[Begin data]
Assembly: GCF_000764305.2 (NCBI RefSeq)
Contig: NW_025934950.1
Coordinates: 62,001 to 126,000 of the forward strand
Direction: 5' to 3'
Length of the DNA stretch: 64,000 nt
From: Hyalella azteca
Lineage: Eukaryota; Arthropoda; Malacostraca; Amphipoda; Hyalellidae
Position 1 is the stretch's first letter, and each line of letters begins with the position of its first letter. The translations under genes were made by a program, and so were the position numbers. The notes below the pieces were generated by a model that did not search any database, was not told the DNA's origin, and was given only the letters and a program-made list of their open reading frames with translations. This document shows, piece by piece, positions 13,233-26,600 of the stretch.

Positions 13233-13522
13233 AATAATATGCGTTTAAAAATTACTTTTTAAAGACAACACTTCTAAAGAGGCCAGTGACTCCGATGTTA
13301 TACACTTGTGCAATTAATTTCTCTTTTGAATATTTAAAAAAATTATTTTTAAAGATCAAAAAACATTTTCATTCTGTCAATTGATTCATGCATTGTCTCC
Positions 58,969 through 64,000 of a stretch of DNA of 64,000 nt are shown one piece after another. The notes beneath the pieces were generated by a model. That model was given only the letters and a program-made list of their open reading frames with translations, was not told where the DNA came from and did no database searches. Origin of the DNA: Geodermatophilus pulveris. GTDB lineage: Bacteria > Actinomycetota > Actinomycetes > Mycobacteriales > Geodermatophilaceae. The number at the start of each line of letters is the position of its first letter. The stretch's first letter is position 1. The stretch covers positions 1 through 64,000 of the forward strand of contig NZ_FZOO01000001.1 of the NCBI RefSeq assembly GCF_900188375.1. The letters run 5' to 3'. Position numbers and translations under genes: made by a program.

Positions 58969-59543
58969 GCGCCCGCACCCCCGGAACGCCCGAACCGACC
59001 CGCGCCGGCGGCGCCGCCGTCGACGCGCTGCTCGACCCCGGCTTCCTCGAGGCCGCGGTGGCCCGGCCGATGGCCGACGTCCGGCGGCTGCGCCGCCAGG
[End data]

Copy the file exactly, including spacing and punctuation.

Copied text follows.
Assembly: GCF_000764305.2 (NCBI RefSeq)
Contig: NW_025934950.1
Coordinates: 62,001 to 126,000 of the forward strand
Direction: 5' to 3'
Length of the DNA stretch: 64,000 nt
From: Hyalella azteca
Lineage: Eukaryota; Arthropoda; Malacostraca; Amphipoda; Hyalellidae
Position 1 is the stretch's first letter, and each line of letters begins with the position of its first letter. The translations under genes were made by a program, and so were the position numbers. The notes below the pieces were generated by a model that did not search any database, was not told the DNA's origin, and was given only the letters and a program-made list of their open reading frames with translations. This document shows, piece by piece, positions 13,233-26,600 of the stretch.

Positions 13233-13522
13233 AATAATATGCGTTTAAAAATTACTTTTTAAAGACAACACTTCTAAAGAGGCCAGTGACTCCGATGTTA
13301 TACACTTGTGCAATTAATTTCTCTTTTGAATATTTAAAAAAATTATTTTTAAAGATCAAAAAACATTTTCATTCTGTCAATTGATTCATGCATTGTCTCC
Positions 58,969 through 64,000 of a stretch of DNA of 64,000 nt are shown one piece after another. The notes beneath the pieces were generated by a model. That model was given only the letters and a program-made list of their open reading frames with translations, was not told where the DNA came from and did no database searches. Origin of the DNA: Geodermatophilus pulveris. GTDB lineage: Bacteria > Actinomycetota > Actinomycetes > Mycobacteriales > Geodermatophilaceae. The number at the start of each line of letters is the position of its first letter. The stretch's first letter is position 1. The stretch covers positions 1 through 64,000 of the forward strand of contig NZ_FZOO01000001.1 of the NCBI RefSeq assembly GCF_900188375.1. The letters run 5' to 3'. Position numbers and translations under genes: made by a program.

Positions 58969-59543
58969 GCGCCCGCACCCCCGGAACGCCCGAACCGACC
59001 CGCGCCGGCGGCGCCGCCGTCGACGCGCTGCTCGACCCCGGCTTCCTCGAGGCCGCGGTGGCCCGGCCGATGGCCGACGTCCGGCGGCTGCGCCGCCAGG